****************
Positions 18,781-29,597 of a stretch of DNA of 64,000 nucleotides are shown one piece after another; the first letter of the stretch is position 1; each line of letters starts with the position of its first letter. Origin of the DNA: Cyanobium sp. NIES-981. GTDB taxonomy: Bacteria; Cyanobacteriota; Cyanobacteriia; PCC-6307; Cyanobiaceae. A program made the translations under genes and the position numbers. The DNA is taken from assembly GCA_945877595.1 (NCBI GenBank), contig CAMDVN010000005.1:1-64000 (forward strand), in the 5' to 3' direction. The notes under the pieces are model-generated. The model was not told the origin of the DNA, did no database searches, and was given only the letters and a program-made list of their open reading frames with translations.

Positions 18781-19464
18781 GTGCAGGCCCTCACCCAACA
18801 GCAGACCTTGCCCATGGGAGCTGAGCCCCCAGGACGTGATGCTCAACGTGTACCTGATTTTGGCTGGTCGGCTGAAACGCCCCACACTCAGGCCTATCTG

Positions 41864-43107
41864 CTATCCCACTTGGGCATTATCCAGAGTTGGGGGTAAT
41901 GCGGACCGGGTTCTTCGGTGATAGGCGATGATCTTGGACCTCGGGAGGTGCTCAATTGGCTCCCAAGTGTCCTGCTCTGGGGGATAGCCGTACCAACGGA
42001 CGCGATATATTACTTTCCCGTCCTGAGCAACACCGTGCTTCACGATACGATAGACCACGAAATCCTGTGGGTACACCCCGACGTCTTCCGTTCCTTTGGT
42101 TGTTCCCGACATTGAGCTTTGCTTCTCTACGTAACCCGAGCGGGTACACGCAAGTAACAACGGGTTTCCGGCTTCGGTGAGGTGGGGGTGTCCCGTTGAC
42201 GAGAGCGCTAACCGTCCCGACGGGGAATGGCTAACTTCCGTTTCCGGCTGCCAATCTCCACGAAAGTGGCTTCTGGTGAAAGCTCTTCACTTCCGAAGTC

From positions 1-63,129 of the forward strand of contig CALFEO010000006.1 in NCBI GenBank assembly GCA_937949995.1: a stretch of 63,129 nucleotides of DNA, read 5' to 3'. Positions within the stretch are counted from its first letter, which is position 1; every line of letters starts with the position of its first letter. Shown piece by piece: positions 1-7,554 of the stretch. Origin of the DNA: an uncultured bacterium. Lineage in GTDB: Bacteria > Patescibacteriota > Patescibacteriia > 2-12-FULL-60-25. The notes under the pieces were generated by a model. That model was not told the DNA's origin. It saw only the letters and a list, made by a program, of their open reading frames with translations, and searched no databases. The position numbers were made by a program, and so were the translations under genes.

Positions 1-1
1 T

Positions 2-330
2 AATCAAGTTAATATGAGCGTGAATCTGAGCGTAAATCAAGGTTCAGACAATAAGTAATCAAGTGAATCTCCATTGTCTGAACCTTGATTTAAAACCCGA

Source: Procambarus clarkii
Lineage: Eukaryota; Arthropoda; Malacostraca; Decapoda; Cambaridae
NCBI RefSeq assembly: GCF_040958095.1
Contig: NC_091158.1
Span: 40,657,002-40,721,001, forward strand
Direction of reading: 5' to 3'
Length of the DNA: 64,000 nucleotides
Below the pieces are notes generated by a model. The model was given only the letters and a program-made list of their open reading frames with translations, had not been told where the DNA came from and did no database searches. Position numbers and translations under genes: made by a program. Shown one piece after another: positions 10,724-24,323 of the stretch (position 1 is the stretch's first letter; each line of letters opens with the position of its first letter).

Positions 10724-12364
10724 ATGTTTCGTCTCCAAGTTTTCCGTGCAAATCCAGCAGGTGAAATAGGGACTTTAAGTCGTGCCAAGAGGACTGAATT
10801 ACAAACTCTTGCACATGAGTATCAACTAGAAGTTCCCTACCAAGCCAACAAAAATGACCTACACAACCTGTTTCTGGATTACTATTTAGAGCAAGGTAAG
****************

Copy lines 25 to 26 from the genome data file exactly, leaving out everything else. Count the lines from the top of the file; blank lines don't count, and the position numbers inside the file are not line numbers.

10724 ATGTTTCGTCTCCAAGTTTTCCGTGCAAATCCAGCAGGTGAAATAGGGACTTTAAGTCGTGCCAAGAGGACTGAATT
10801 ACAAACTCTTGCACATGAGTATCAACTAGAAGTTCCCTACCAAGCCAACAAAAATGACCTACACAACCTGTTTCTGGATTACTATTTAGAGCAAGGTAAG